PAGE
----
I am considering an LED conversion for the 100-watt halogen lamp in my Wild MDG4 base.  I believe it will be brighter.

More to come . . . .

Eldred Spell

November 11, 2006


This has generated a surprising amount of discussion on the Microscope group. Having spent about two-hours total making the adapter, I've spent a good bit time more trying to explain it.  Here are some numbers for those so inclined.  It's doubtful if any short-wave UV is being generated and even if so, whether it could make it through all the glass in the optical path.  However, better safe than sorry.  My brother will be testing the LED with a UV-photo spectrometer in the next week.  I'll post the full spectral curves ASAP. 


Over-heating has not been a problem, but for a simple reason.  Below is a
table of external electrical characteristics, based on a new set of Duracell
alkaline D-cells. 

Open voltage = 6.21


In Ohms

Current in


































The wattage figures are surprising.  Someone please check my math!  An
incandescent bulb running at 0.024 watts would not be of much use. The LED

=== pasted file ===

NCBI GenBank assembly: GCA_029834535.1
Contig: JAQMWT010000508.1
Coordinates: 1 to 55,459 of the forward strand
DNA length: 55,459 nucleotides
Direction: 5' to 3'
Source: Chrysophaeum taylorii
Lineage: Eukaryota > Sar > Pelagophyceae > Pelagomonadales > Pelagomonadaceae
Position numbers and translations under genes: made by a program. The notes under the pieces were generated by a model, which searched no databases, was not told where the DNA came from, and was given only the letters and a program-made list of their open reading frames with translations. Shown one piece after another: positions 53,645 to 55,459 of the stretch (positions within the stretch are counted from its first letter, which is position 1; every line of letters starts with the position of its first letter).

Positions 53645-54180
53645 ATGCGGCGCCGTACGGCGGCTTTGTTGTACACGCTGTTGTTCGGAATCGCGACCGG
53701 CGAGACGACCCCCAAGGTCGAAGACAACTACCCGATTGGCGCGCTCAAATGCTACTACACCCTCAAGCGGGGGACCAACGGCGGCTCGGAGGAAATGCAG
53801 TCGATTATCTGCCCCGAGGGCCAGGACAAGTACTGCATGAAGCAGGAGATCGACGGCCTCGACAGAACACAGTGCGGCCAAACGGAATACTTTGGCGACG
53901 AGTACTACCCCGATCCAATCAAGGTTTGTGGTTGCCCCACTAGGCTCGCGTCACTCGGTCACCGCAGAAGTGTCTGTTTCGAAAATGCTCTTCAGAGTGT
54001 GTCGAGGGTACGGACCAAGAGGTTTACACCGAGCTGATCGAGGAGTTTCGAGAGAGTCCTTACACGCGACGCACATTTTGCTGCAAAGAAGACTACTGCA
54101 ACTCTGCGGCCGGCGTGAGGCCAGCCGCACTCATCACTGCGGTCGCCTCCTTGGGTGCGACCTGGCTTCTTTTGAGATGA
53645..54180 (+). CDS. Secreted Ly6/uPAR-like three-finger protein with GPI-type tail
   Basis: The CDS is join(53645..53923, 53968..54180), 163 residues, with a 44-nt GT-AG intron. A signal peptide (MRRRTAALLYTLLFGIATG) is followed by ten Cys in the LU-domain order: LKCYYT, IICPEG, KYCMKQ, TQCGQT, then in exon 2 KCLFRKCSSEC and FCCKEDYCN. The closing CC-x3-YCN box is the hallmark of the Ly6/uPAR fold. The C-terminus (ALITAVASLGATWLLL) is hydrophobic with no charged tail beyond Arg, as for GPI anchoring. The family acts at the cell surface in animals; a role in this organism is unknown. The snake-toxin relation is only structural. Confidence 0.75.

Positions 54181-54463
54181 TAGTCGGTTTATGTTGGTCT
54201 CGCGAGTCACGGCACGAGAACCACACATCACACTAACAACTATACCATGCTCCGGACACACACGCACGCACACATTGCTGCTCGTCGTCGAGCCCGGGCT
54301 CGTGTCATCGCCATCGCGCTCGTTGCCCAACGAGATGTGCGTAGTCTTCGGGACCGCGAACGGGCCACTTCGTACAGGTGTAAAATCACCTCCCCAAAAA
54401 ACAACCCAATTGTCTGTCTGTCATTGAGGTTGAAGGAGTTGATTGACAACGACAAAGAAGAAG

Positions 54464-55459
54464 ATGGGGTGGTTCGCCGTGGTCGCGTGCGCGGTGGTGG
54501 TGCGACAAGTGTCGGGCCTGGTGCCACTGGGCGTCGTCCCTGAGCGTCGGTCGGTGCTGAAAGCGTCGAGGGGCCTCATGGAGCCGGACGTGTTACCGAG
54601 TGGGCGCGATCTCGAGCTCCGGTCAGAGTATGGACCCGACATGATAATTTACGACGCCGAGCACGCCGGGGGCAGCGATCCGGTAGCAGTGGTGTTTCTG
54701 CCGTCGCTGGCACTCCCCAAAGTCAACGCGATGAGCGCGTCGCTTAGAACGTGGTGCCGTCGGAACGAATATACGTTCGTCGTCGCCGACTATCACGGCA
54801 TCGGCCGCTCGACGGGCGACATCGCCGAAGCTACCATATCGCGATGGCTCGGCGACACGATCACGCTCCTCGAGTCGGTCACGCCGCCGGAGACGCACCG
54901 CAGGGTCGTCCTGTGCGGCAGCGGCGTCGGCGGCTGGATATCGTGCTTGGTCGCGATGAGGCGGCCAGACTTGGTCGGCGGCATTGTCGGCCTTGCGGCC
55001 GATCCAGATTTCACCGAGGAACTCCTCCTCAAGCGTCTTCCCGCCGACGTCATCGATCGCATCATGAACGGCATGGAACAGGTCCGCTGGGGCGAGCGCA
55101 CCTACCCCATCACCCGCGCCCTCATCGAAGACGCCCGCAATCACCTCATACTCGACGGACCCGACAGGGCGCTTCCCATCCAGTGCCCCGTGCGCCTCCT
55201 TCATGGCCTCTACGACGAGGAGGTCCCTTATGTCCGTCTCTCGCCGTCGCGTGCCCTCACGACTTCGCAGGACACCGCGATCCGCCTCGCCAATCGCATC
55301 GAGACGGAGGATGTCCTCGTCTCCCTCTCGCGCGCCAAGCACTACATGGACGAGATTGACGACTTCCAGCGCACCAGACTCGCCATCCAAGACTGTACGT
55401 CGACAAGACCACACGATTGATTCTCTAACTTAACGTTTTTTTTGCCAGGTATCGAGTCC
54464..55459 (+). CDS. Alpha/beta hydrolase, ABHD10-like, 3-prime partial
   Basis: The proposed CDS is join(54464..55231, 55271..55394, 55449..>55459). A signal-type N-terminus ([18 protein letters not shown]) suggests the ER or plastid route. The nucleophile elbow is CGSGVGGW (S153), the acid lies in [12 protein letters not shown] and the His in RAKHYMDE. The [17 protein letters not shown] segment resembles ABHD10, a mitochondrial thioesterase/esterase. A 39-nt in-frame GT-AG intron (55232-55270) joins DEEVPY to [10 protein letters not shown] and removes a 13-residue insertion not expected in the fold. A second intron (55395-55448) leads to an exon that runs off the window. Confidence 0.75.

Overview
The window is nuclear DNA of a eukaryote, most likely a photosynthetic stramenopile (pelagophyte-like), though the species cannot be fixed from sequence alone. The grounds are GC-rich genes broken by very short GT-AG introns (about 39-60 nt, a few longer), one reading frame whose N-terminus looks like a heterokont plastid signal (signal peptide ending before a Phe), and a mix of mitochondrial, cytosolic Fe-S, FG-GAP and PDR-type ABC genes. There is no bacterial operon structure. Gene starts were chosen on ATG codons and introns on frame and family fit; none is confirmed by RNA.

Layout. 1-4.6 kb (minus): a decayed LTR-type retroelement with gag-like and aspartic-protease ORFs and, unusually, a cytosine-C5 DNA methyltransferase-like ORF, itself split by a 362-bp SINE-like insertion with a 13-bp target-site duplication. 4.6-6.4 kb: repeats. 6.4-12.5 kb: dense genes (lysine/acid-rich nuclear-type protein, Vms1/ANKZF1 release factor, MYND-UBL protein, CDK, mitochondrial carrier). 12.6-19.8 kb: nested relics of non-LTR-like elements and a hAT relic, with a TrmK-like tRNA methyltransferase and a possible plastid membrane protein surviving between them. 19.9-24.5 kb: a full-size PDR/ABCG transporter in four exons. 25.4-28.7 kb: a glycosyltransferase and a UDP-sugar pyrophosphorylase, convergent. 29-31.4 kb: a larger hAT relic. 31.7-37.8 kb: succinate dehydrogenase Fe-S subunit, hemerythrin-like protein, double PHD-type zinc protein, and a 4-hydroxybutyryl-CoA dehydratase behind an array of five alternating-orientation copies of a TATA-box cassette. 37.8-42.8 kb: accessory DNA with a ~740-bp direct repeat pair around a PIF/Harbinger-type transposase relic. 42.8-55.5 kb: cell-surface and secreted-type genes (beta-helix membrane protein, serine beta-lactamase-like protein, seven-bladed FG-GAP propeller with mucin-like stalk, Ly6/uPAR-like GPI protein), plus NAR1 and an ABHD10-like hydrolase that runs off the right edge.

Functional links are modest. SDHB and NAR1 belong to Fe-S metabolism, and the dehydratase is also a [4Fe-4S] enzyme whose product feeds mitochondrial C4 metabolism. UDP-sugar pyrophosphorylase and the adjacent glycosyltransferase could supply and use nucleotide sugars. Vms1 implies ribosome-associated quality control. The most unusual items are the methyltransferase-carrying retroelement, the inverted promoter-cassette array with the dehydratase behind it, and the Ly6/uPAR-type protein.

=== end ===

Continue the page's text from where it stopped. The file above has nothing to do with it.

is MASSIVELY more efficient, even with the internal electronics.  Maximum
power consumption of over four-and-a-half watts is certainly a surprise.
Overheating SHOULD be a problem.

With a 20-Amp Laboratory power supply, the LED will not draw more than about 0.8 amps, even at 6 or  6.2 volts
This limit appears to be the effect of the self-protection circuitry kicking in.

At the first four settings, heat and auto-dimming should not be an issue.
The low power consumption makes a battery pack feasible.  I will be using
the scope for DF and phase, so will undoubtedly try the full brightness.
I'll set up several instruments (including temperature measurement) and
report the results. If need be, I believe I can detach the emitter and mount